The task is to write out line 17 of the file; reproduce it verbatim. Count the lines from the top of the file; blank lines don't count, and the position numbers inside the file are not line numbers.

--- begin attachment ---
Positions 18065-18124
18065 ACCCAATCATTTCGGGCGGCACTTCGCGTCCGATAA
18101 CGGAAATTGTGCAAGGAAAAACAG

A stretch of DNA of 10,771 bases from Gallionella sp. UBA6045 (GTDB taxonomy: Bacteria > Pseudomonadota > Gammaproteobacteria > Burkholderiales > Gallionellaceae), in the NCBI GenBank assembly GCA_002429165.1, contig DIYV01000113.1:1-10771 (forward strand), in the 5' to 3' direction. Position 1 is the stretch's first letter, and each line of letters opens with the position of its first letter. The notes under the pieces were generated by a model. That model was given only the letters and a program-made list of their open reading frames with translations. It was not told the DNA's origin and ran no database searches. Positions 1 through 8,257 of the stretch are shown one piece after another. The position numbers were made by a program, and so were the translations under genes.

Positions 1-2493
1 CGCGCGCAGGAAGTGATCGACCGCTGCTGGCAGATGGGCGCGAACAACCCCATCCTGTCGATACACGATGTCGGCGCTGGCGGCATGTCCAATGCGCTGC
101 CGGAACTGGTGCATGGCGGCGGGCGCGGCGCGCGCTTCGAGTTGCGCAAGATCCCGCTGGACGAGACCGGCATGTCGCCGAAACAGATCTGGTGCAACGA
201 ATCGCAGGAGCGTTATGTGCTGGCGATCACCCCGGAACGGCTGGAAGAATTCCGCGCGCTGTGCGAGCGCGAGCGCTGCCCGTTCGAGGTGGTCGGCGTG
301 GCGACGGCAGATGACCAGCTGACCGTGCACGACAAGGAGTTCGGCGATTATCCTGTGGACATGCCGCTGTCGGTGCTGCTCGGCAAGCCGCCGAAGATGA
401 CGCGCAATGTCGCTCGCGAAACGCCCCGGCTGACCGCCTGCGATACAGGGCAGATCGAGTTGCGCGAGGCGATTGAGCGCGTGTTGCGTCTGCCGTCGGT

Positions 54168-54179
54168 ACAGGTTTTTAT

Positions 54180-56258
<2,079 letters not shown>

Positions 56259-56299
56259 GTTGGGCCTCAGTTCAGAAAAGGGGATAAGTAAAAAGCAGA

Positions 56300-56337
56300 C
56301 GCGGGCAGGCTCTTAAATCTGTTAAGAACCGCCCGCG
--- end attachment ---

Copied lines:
Positions 56300-56337